Monthly Archives: October 2014

Title troubles

Redesdale family
Lord and Lady Redesdale and their children. The Hon. Deborah Freeman-Mitford is at lower right.

The recent death of the Dowager Duchess of Devonshire got me to thinking about the genealogical treatment of titles. Titles can be tricky, and many American genealogists – confronted with medieval British or European titles in their ancestry – prefer to ignore them or, conversely, string them all together and hope that the result is acceptable.

The same is true of the American press. At present, The New York Times behaves as though someone with a title doesn’t use it. In the Duchess’s obituary, the headline called her Deborah Cavendish – true enough, but Cavendish is hardly the name (or the rank) by which she was best known. Continue reading Title troubles

At last: a link to the Mayflower!

Henry Hornblower Visitor CenterThroughout my childhood and teenage years I was under the impression that my ancestors had traveled to Plymouth on the Mayflower. Being young and naive, I had no reason to question my parents’ long-held beliefs. Given that my grandfather, Henry Hornblower II (1917–1985), founded Plimoth Plantation in 1947, no one ever questioned my Mayflower lineage. And with a last name like Hornblower, who would? Continue reading At last: a link to the Mayflower!

How I became a genealogist: Part Two

Alicia Crane WilliamsI am the last woman in six generations of my umbilical line (which is as far back as I’ve been able to trace). My mother’s mother, Alice Mason Crane, for whom I was named (I was going to be Alice, too, but Gram didn’t want to be called “Big Alice”), inherited generations of family material from her ancestors and from her husband’s family. All of the Bibles, letters, photographs, and more ended up in her home in Natick, Massachusetts. After she lost her only son in World War II, she spent the next years sorting this material and typing it – with four carbon copies for her grandchildren (she had also trained as a secretary) – into a genealogy. Continue reading How I became a genealogist: Part Two

Middlesex County probate records now online

Middlesex County map 1
State map from Genealogist’s Handbook for New England Research, 5th edition (NEHGS, 2012)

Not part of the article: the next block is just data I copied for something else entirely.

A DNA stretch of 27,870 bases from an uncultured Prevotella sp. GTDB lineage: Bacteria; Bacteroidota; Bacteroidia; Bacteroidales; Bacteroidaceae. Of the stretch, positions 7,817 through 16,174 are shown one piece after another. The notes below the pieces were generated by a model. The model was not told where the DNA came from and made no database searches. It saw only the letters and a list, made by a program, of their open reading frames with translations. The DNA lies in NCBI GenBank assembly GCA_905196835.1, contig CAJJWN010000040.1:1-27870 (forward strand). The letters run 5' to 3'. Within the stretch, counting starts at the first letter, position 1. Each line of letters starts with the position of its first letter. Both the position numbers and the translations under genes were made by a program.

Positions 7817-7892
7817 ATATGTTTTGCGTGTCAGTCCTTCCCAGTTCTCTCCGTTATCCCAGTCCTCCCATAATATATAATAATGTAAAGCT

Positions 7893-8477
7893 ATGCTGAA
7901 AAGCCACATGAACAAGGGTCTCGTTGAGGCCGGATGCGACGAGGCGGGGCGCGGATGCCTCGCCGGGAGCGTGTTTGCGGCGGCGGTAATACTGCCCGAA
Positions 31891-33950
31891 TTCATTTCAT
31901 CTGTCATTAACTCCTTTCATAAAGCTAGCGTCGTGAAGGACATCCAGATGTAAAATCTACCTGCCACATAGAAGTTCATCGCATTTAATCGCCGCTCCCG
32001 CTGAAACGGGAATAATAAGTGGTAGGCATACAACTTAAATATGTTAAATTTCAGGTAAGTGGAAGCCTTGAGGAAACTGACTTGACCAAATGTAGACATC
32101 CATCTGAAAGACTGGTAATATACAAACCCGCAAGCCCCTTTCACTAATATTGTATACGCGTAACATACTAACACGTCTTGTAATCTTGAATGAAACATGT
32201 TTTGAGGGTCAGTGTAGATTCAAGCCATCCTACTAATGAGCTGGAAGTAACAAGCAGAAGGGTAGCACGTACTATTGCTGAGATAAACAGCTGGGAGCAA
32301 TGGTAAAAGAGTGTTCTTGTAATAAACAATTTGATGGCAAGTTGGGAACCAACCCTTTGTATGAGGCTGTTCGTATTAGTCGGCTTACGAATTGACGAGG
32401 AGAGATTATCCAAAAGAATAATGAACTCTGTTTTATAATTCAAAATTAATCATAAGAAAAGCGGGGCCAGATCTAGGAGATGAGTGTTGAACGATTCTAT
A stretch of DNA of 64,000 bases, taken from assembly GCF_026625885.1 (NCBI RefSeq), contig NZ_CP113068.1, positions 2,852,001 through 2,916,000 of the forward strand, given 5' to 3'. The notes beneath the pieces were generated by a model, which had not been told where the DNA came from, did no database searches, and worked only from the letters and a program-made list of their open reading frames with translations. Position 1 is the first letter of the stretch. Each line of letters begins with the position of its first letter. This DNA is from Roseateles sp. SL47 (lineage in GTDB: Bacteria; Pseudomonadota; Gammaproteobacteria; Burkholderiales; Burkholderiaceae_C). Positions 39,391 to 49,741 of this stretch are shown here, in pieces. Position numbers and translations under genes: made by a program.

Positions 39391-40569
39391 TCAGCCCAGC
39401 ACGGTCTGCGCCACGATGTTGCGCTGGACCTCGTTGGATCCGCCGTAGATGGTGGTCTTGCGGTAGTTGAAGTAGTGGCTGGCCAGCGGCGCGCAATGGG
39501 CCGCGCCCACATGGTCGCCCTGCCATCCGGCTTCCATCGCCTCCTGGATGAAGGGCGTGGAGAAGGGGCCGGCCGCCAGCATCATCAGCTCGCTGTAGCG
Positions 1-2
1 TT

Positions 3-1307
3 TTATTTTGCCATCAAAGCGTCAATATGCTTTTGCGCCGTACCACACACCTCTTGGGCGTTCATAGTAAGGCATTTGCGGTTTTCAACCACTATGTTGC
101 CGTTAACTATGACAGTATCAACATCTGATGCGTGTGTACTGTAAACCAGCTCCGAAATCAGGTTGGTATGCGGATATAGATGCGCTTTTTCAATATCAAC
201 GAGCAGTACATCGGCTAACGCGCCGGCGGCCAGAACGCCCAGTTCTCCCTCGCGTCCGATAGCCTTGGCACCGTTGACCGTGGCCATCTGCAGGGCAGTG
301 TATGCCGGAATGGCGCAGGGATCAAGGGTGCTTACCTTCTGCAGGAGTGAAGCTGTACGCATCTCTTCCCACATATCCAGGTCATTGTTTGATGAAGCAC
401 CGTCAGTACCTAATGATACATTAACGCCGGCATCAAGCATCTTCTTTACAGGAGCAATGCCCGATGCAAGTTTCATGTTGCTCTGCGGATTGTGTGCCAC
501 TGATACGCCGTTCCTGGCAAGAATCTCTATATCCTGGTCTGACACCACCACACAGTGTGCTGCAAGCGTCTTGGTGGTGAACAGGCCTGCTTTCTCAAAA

Middlesex County was created on 10 May 1643 as one of the original four counties of the Massachusetts Bay Colony. The other original counties were Essex, Suffolk, and a now extinct Norfolk – a name later reused for a different geographic region in the state.

At its founding, Middlesex County covered a broad swath of Massachusetts. The county was bordered to the north by New Hampshire, to the east by Essex County, to the south by Suffolk County, and to the west by New York – until Hampshire County was created in 1662. Continue reading Middlesex County probate records now online

The Boucher family reunion

Scott Steward at BMIThis past weekend, about twenty-five of my Boucher cousins gathered to tour the Baltimore Museum of Industry’s show, “Making Music: The Banjo in Baltimore and Beyond,” with its three curators. Our visit to the BMI likely marked the first large-scale reunion of the descendants of William Boucher Jr. (1822–1899) in many years – perhaps since the death of my great-great-grandmother (William’s widow) in 1923.

I don’t think my mother – William Boucher’s great-granddaughter – felt especially close to this part of her family. What interest in the Bouchers I heard expressed focused on exactly how we descended from François Boucher, the painter. When my mother was little, it was still permissible to say, vaguely, that we were François’ descendants; nowadays, with so many (once buried) resources available to us, the story doesn’t really stand up to much scrutiny. Continue reading The Boucher family reunion

“Very impertinent”: Elizabeth Chandler of Woodstock

Joshua Chandler gravestone
Courtesy of Robert Lembke,

Sometimes, the most interesting stories are found when you weren’t looking for them, as in the following example. I was searching for a simple marriage record in the town of Woodstock, Connecticut. While I eventually found the record I was seeking, what I noticed immediately above that record was a series of intriguing entries. The records read as follows[1]:

1. “Chandler, Elizabeth, was requested Nov. 11, 1743 to make a public confession”

2. “Her letter of conf. was read at ch. meeting Nov. 25, 1743 and considered ‘very impertinent’” Continue reading “Very impertinent”: Elizabeth Chandler of Woodstock